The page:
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With a ribbon-cutting ceremony officiated by Aurora Mayor, Steve Hogan, the 56,000-square-foot building, filled with salons, lounges, African cuisine restaurants, art and clothing stores, along a busy East Colfax Avenue, opened its doors to the public.
The people behind the massive project–Cobina Lartson, a science educator at the Denver Public Schools, Emmanuel Eliason, business development director, Albert Quarteng, an executive officer of TMG Global, operating officer, Edward Mensah, and Seth Assabil, facilities manager, were joined by officials from the City of Aurora and Denver respectively for the grand kick-off ceremony.
This is a great opportunity to offer a place for not just Africans but also anyone from the community, Mensah told the cheering crowd.
“The purpose of this is to create a safe and educative place for others to come and learn of the African culture.”
In a speech in which he congratulated the initiators of the project, the Mayor spoke of the great asset that AfrikMall could become for the state of Colorado. Hogan mentioned the diverse culture of more than 130 different countries in Aurora. The message of community, diversity, and inclusion is what AfrikMall represents to the public, he said.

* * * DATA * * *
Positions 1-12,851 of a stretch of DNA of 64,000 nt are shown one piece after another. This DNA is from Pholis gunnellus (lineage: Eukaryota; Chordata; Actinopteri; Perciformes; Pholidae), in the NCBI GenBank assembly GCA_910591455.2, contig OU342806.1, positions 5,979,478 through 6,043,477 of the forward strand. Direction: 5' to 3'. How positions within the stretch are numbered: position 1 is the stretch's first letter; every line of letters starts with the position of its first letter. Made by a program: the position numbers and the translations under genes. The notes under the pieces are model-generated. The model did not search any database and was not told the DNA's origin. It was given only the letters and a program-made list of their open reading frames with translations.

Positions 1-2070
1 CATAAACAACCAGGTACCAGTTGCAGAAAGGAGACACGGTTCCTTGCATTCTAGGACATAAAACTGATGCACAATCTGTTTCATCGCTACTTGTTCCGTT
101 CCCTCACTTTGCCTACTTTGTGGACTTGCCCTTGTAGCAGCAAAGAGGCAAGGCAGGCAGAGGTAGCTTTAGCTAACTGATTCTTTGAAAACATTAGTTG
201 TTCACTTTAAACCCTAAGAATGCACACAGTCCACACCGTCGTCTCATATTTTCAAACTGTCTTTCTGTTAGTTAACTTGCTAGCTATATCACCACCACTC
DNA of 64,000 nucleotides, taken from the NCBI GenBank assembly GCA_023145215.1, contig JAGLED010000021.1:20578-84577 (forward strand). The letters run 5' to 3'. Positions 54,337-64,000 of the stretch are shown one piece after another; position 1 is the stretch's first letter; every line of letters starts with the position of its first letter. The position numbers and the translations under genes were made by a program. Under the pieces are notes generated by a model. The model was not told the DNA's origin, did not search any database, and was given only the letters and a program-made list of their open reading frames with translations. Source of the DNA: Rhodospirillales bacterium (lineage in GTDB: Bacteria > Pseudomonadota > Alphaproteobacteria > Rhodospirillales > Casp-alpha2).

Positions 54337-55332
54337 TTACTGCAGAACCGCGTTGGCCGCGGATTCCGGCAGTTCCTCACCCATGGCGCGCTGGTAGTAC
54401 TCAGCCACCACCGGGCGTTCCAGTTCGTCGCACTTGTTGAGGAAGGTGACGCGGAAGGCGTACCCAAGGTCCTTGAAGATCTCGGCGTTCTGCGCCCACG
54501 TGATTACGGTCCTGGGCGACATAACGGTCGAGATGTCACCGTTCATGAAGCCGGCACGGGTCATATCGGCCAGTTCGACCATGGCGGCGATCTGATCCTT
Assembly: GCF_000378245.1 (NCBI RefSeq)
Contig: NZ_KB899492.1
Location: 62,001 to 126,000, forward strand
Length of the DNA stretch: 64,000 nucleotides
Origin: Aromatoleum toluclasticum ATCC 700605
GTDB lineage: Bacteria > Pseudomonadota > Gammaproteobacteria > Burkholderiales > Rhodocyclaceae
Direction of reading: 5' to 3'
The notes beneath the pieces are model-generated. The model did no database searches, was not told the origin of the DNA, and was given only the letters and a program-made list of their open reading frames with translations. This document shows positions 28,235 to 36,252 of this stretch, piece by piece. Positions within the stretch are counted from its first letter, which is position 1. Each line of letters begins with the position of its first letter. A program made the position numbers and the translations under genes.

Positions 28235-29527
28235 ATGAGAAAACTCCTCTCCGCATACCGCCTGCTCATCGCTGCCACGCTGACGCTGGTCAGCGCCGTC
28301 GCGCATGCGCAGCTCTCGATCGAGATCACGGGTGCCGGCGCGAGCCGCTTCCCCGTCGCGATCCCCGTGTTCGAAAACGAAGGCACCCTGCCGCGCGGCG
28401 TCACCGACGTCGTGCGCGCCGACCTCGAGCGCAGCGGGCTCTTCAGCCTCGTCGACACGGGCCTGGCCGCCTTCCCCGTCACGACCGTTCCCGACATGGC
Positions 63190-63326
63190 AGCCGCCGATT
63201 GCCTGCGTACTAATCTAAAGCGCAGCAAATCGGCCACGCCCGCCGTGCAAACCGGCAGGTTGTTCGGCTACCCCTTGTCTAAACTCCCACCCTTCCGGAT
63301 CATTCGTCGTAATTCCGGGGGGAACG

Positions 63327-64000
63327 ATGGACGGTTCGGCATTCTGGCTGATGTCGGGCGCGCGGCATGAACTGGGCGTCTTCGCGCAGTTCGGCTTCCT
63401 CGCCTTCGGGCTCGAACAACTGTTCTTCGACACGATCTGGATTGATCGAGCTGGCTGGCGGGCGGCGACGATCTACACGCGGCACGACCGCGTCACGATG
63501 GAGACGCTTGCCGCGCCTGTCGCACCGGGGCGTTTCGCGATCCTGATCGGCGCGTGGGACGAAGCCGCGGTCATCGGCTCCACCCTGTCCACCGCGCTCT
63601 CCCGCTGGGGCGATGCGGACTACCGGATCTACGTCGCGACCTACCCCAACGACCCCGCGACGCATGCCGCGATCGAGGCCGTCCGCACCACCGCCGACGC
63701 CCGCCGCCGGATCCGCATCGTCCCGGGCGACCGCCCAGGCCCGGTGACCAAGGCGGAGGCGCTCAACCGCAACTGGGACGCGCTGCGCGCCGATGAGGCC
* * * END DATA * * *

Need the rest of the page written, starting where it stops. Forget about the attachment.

According to information on its website, the mission of Afrikmall is to create “community, culture, economic unity, to bring together people from Congo, Ethiopia, Ivory Coast, Ghana, Liberia to come together as one for the betterment of Africa as a continent.”
“Afrikmall will provide training for entrepreneurs to enable business owners to improve their business practices. It is anticipated that by this effort Diaspora Africans would unite around our culture and commerce. Finally, we plan on starting a Diaspora African Organizations Credit Union, sponsored by Diaspora African Organizations. Members of such organizations can bank with our credit union,” according to Lartson, the founding CEO.
Anita Boakye Yiadom, managing director, said there are plans for a movie theatre to be set up on the third and fourth levels in the future. This idea is to bring about unity in showing American as well as African-produced movies, by providing the public with a place to showcase African culture through movies.
“We see the benefits of this mall being opened to help the store owners and to give back into the community by also providing jobs to the people. This is such a huge step forward for Africans, creating a space in the community to let people know that they are here and here to improve their own lives,” she said.
After the ribbon-cutting event, the question now becomes what is the future of Afrikmall, and what is there to be expected in the years to come.